Secondary schools are ill-equipped to help these students become better readers. And with a more diverse student population entering middle and high school than ever before, the challenge of educating under-prepared readers will only increase. Whether the problem stems from societal change, the use of instructional reading practices in elementary school lacking research support or some combination of factors, these struggling readers deserve to learn. And they can’t learn if they can’t read. Understandably, secondary school students who are reading below grade level often are unmotivated and turned off to reading. Many of them are the same students who were poor readers in 3rd grade — about 75 percent of students with reading problems in 3rd grade will still have them when they get to high school, according to Sally Shaywitz, professor of pediatrics and child study at Yale University School of Medicine. In fact, research shows that the gap between good and poor readers actually widens in later grades. (more…)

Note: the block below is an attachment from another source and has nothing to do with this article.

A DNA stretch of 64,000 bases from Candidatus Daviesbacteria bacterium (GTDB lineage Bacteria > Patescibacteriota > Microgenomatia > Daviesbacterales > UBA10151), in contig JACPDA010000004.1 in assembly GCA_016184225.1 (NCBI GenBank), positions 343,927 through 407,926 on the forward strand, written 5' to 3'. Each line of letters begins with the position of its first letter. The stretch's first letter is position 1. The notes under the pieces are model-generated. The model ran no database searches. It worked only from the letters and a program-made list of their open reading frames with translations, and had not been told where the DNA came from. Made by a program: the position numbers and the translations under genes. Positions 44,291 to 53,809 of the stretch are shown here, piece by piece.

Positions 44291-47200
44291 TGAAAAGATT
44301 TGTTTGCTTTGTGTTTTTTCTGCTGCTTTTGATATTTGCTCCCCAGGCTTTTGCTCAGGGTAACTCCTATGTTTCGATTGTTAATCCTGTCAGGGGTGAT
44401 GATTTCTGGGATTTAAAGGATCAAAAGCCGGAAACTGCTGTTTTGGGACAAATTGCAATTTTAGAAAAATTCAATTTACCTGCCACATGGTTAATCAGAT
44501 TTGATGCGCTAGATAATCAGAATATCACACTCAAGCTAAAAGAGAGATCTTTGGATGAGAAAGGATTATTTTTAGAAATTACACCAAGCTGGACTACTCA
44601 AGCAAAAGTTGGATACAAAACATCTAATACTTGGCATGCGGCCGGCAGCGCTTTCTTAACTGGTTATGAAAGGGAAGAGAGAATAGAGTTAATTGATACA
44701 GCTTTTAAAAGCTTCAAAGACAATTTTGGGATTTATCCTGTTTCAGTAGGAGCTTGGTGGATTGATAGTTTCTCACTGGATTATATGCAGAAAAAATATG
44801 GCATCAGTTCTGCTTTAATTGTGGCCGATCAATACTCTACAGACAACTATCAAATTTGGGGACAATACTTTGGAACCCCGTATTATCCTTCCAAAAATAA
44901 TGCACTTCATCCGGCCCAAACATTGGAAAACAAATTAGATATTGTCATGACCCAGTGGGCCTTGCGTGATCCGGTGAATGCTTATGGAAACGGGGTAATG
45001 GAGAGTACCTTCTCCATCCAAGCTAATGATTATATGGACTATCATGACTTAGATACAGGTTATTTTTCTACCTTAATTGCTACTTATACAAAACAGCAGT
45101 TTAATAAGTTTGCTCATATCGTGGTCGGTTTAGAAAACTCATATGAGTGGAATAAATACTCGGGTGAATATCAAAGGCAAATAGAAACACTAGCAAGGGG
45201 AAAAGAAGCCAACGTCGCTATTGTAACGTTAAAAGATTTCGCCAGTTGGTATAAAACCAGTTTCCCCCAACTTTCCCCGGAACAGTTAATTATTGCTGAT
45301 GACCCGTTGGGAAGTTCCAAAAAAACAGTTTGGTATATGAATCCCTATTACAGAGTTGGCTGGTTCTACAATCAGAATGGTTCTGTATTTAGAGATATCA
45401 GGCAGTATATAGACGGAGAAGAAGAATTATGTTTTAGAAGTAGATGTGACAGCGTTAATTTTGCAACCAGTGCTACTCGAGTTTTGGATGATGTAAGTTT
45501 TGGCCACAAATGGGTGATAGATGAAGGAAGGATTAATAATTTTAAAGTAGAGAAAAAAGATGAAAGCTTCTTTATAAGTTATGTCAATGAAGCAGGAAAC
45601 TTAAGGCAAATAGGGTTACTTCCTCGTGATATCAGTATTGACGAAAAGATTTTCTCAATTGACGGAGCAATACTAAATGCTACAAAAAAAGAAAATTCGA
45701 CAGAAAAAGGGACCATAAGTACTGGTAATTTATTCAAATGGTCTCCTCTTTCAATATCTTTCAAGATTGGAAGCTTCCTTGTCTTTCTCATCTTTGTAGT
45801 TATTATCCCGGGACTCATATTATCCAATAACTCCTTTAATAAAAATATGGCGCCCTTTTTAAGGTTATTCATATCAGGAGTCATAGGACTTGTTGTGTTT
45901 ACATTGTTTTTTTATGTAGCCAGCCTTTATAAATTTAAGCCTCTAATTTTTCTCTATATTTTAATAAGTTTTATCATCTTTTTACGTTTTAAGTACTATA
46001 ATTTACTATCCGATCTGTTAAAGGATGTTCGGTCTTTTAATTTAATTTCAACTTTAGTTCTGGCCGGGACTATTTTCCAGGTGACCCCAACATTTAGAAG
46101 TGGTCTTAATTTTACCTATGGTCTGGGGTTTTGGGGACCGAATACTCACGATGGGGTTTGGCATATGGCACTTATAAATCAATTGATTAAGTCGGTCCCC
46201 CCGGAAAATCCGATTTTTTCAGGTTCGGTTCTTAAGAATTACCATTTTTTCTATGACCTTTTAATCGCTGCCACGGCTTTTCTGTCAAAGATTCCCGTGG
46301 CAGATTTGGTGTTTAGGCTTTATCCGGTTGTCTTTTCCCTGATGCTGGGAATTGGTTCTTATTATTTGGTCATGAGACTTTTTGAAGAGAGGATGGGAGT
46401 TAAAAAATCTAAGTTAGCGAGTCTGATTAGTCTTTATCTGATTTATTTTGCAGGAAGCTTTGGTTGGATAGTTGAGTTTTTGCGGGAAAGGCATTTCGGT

by Susan Van Zant and Nancy Volpe, Educational Services Specialists, CORE

Susan Van ZantNancy VolpeWhat can be done to maximize the time that students are in school?

There is no mystery about time. Students attend school a set number of hours each week and days each year. At each grade level they have a lot of skills and knowledge to learn. Establishing specific times that reading and math are taught is a good beginning. However, if time is not used efficiently during the allocated periods, student learning time is lost. Often precious minutes slip away because good time management practices are not in place.